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Objective: To review the past 10 years of research in child language or communication disorders, which are highly prevalent in the general population and comorbid with childhood psychiatric disorders.

Method: A literature search of 3 major databases was conducted. The child language literature, describing the domains of language development-phonology, grammar, semantics, and pragmatics-is reviewed.

Results: Disorders of grammar, semantics, and pragmatics, but not phonology, overlap significantly with childhood psychiatric disorders. Receptive language disorders have emerged as high-risk indicators, often undiagnosed. Language disorders and delays are psychiatric risk factors and have implications for evaluation, therapy, and research. However, they are often undiagnosed in child mental health and community settings. The research has focused mostly on monolingual English-speaking children.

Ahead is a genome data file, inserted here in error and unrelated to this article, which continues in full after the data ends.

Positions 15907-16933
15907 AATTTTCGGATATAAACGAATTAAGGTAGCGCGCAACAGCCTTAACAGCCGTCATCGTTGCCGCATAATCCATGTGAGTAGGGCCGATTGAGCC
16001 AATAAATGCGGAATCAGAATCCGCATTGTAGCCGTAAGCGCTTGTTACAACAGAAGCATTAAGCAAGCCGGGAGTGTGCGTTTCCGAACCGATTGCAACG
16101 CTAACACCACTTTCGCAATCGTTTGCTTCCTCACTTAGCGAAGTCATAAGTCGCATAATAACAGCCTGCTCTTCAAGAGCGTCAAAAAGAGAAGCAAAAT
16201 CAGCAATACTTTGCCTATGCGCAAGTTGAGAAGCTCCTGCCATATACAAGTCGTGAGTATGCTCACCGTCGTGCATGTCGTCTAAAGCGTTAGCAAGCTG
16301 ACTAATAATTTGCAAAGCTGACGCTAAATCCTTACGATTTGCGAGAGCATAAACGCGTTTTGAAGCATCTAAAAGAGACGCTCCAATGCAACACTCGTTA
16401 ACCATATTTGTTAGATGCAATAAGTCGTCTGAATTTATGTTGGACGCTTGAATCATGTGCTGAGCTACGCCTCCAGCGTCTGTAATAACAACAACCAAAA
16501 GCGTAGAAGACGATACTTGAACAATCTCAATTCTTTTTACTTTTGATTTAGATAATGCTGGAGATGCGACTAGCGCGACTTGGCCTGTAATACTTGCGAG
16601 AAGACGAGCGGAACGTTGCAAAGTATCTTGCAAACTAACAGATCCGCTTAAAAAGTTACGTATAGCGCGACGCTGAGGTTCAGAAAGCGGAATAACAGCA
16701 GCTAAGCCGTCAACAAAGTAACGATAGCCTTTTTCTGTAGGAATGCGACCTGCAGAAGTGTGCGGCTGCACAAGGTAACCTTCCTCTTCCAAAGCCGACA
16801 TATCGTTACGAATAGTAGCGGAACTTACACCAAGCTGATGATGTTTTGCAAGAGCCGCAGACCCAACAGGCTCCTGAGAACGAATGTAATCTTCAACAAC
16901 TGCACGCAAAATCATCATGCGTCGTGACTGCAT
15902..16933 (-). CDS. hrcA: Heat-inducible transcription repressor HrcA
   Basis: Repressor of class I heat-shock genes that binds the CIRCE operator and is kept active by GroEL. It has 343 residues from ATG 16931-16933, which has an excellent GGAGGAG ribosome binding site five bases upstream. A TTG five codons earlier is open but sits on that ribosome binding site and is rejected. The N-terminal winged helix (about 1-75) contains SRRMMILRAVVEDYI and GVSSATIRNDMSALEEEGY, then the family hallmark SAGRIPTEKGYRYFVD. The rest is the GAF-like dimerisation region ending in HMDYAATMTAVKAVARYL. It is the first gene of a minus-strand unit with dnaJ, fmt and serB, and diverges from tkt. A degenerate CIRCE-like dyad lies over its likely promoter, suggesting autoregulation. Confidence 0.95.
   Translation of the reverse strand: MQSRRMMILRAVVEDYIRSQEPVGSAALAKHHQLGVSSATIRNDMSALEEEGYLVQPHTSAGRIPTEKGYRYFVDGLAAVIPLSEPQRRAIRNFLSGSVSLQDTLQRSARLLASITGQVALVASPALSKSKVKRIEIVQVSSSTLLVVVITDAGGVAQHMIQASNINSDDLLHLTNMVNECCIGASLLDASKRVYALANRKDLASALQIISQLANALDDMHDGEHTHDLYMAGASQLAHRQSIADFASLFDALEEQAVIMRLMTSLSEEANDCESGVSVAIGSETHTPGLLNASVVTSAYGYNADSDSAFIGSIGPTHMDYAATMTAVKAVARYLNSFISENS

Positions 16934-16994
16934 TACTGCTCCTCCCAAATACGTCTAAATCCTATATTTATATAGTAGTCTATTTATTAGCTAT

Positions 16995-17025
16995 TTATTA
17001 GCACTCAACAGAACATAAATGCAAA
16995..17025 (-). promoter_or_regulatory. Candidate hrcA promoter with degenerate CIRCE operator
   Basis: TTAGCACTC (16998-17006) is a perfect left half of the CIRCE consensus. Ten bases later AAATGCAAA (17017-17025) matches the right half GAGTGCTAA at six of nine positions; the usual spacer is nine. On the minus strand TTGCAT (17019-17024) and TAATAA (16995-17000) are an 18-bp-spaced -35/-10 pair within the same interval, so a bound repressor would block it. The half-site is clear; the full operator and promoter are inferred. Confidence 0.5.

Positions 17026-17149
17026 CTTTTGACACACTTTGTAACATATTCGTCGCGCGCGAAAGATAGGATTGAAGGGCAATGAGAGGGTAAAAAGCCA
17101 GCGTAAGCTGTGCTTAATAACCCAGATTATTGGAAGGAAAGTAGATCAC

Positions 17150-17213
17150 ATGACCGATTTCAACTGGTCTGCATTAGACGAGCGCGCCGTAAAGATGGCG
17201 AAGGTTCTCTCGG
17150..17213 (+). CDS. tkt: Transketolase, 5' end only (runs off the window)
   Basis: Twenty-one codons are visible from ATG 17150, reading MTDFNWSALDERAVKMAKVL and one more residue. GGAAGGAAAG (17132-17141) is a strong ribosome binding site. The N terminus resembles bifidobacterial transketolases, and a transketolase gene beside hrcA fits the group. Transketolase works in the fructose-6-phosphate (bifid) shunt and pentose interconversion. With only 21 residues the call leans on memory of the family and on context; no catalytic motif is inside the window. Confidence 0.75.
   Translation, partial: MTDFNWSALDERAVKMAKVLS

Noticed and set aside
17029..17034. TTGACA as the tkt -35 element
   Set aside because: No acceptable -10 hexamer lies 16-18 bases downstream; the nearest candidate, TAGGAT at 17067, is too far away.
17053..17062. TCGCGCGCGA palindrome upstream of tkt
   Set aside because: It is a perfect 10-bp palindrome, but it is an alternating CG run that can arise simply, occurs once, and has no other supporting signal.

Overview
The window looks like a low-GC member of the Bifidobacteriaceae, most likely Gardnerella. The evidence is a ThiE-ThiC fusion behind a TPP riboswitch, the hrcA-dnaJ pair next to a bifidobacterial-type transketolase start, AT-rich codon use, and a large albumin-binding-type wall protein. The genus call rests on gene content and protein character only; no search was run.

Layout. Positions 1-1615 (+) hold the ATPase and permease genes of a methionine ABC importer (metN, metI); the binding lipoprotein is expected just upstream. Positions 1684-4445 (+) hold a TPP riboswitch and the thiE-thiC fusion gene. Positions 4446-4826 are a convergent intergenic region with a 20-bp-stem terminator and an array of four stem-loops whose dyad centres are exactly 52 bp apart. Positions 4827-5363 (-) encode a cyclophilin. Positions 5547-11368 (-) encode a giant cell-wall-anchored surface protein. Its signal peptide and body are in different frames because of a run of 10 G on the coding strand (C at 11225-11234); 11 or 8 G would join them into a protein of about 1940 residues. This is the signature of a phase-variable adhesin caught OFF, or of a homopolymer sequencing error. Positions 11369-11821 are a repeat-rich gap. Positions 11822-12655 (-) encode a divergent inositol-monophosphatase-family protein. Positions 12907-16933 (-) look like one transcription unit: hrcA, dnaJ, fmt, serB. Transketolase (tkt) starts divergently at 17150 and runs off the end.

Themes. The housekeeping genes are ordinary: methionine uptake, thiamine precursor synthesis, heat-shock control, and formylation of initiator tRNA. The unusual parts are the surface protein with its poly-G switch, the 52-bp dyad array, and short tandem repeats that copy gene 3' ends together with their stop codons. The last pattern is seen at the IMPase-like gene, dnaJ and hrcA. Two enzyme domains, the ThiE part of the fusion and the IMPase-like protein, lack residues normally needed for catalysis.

Conclusion: Awareness of basic child language development, delay, and deviance is crucial for the practicing child and adolescent psychiatrist, who must diagnose and refer relevant cases for treatment and remediation. Future research needs to address the growing language diversity of our clinical populations.

Copyright 2000 (C) American Academy of Child and Adolescent Psychiatry